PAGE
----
Evaluation of neurological deficits

After 24 h of pMCAO, an unaware independent observer performed the neurological evaluations prior to the sacrifice of the animals according to a six-point scale: 0 = no neurological deficits, 1 = failure to extend left forepaw fully, 2 = circling to the left, 3 = falling to left, 4 = no spontaneous walking with a depressed level of consciousness, 5 = death [36, 37].

Quantification of brain infarct volume

The size of the brain infarct was assessed at 24 h following pMCAO. The method for quantification of infarct volume was performed exactly as described in these reports [15, 35, 38, 39]. Briefly, the animals were sacrificed under deep anesthesia and brains were removed, frozen, and coronally sectioned into six 2-mm-thick slices (from rostral to caudal, first to sixth) using a rat brain matrix (World Precision Instruments, Sarasota, FL, USA). The brain slices were incubated for 30 min in a 2% solution of 2,3,5-triphenyltetrazolium chloride (TTC) (Sigma Chemical Co., Saint Louis, MO, USA) at 37°C and fixed by immersion in a 10% phosphate-buffered formalin solution. Six TTC-stained brain sections per animal were placed directly on the scanning screen of a color flatbed scanner (Hewlett Packard HP Scanjet 5370 C) within 7 days. Following image acquisition, the images were analyzed blindly using a commercial image processing software program (Photoshop, version 7.0, Adobe Systems; Mountain View, CA, USA). Measurements were made by manually outlining the margins of infarcted areas. The unstained area of the fixed brain section was defined as infarcted. Cortical and subcortical uncorrected infarcted areas and total hemispheric areas were calculated separately for each coronal slice. Total cortical and subcortical uncorrected infarct volumes were calculated by multiplying the infarcted area by the slice thickness and summing the volume of the six slices. A corrected infarct volume was calculated to compensate for the effect of brain edema. An edema index was calculated by dividing the total volume of the hemisphere ipsilateral to pMCAO by the total volume of the contralateral hemisphere. The actual infarct volume adjusted for edema was calculated by dividing the infarct volume by the edema index [40, 41]. Infarct volumes are expressed as a percentage of the contralateral (control) hemisphere. The investigator who performed the image analysis was blinded to the study groups.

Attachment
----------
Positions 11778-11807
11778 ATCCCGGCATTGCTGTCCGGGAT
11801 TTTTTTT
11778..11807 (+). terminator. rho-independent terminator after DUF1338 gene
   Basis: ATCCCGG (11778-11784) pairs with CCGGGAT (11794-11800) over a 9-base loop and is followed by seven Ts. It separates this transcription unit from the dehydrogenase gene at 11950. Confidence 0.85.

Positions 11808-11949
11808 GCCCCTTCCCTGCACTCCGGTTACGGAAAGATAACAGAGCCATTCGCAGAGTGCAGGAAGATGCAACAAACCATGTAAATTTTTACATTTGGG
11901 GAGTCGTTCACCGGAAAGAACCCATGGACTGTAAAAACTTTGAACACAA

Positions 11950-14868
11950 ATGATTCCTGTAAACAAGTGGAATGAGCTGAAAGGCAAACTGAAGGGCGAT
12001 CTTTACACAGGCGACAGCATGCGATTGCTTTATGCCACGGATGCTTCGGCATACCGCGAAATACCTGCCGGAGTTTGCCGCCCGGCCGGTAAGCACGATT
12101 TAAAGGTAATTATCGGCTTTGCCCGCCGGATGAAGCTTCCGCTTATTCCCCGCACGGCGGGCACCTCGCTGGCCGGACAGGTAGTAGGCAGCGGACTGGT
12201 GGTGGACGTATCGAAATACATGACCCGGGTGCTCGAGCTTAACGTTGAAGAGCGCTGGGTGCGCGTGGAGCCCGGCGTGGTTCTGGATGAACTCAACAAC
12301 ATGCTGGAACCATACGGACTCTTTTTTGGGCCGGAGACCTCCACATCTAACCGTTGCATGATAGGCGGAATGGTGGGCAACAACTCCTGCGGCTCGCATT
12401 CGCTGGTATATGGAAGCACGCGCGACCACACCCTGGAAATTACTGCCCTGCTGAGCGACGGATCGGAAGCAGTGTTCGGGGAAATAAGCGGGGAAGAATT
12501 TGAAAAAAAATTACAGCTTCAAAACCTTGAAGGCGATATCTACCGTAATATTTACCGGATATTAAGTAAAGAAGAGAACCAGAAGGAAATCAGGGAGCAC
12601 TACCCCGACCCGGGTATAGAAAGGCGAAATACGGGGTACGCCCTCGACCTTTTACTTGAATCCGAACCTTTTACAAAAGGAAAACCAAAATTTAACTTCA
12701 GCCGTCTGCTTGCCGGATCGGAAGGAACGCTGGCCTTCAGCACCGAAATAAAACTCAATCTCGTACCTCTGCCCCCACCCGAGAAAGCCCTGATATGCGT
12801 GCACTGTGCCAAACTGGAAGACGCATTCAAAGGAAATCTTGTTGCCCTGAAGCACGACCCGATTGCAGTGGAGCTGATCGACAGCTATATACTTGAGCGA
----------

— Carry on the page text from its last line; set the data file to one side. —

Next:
Drug treatment

Animals were randomly allotted in three different groups: tropisetron 5 mg/kg (n = 11), tropisetron 10 mg/kg (n = 9) and vehicle (physiological saline, n = 12). Drugs were given intraperitoneally 30 min before inducing pMCAO. These doses were selected based on previous studies demonstrating effects of tropisetron in the central nervous system [42, 43]. In addition, the pharmacokinetic profile of these doses of tropisetron has being well-characterized in the rat [44]. Tropisetron was obtained from the in-house pharmacy of the University of Freiburg Medical School (Freiburg, Germany).